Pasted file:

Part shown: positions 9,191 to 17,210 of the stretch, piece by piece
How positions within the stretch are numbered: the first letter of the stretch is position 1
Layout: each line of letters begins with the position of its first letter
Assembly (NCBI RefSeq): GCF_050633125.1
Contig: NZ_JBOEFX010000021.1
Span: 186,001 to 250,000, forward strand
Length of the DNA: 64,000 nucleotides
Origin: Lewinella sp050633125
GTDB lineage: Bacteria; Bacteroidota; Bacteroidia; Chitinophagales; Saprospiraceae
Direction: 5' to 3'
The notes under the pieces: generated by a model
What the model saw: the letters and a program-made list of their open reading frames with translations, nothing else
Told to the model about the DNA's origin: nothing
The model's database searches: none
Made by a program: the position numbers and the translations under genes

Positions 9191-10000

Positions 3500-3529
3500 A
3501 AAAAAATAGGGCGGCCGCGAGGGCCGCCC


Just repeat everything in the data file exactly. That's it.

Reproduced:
Part shown: positions 9,191 to 17,210 of the stretch, piece by piece
How positions within the stretch are numbered: the first letter of the stretch is position 1
Layout: each line of letters begins with the position of its first letter
Assembly (NCBI RefSeq): GCF_050633125.1
Contig: NZ_JBOEFX010000021.1
Span: 186,001 to 250,000, forward strand
Length of the DNA: 64,000 nucleotides
Origin: Lewinella sp050633125
GTDB lineage: Bacteria; Bacteroidota; Bacteroidia; Chitinophagales; Saprospiraceae
Direction: 5' to 3'
The notes under the pieces: generated by a model
What the model saw: the letters and a program-made list of their open reading frames with translations, nothing else
Told to the model about the DNA's origin: nothing
The model's database searches: none
Made by a program: the position numbers and the translations under genes

Positions 9191-10000

Positions 3500-3529
3500 A
3501 AAAAAATAGGGCGGCCGCGAGGGCCGCCC